Real estate agent Whitney Weeks, whose 5-year-old son started kindergarten in the Omaha Public Schools this year, was escorted from the podium during the Aug. 9 school board meeting after he tried to speak beyond the three-minute limit.
Weeks said he confirmed with the district before the meeting began that speakers would have five minutes — the amount of time commenters typically have to comment on board activity. But that night, a board member moved to limit public comment to three minutes to allow more speakers to voice their opinions on masking.
As Weeks tried to keep speaking after three minutes, officials cut the audio from the microphone and eventually escorted him to his seat.
In an interview, he said the board meetings are the public’s best chance to make their views known. Cutting down on speaking time limits that interaction, he said. Weeks said his experience working with OPS students in a volunteer capacity has taught him that many parents are unable to attend meetings because of their work schedules. Those barriers should prompt board members to go above and beyond to seek community feedback, he said.
“You’ve kind of got to go out of your way to figure out what the parents are actually wanting for their children,” Weeks said.
He said he spoke that night in part to ask the district for “consistency” on masking. He questioned why the district is requiring masks to prevent the spread of COVID-19 when it has never done the same for influenza, which can also send children to the hospital.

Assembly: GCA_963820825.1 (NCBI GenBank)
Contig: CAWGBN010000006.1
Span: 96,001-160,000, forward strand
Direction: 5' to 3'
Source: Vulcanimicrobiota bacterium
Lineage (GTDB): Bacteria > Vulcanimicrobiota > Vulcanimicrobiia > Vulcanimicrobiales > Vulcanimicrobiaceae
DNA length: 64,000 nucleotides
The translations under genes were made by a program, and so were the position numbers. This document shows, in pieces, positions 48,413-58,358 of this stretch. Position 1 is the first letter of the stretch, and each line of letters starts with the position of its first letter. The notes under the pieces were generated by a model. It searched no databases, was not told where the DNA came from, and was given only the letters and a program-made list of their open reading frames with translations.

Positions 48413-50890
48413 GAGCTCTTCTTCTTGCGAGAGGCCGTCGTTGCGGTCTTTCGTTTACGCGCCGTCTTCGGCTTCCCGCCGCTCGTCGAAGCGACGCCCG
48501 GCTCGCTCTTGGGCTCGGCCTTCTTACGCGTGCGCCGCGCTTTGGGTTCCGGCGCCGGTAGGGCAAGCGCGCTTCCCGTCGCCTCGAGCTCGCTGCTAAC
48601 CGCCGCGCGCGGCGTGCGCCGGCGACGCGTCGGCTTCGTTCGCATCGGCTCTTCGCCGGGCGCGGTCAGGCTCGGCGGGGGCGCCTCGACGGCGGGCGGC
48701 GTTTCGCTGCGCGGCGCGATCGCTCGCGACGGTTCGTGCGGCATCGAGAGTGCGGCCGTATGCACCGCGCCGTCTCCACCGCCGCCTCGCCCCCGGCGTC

National analysts on school politics say what Nebraska is experiencing is happening across the country.
John Halpin, senior fellow at the Center for American Progress, said many of these new battles are more an outcome of America’s never-ending culture wars and ideological polarization “fueled by daily consumption of inflammatory news and social media.”
“Everyone has an example of some moral outrage in the schools or communities that drive people to express themselves in forums such as school board meetings,” he said. “The fact that this involves what kids may be learning or not learning makes people even more intense in their thoughts and feelings about it.”
Jon Valant, senior fellow at the Brookings Institution, said these battles are going to affect who runs local school boards going forward.
“It’s going to affect the politics of school board elections in ways that I don’t think are very healthy,” he said. “I think we’re going to see some really extreme candidates who are running on issues that are really irrelevant to the day-to-day” concerns of school districts.
Mike Gonzalez, a senior fellow at the Heritage Foundation, is a critic of critical race theory who recently spoke to crowds in Aurora and Omaha.
Gonzalez doesn’t think that parents are at fault for being aggressive.
He said school board members have operated under the radar for decades with little scrutiny from their constituents, so they aren’t accustomed to being challenged — either at meetings or at the polls. It’s not always easy for voters to learn where school board candidates stand on the issues.
“The last person you got to, in doing your research, is members of the school boards,” he said.
World-Herald staff writer Reece Ristau contributed to this report.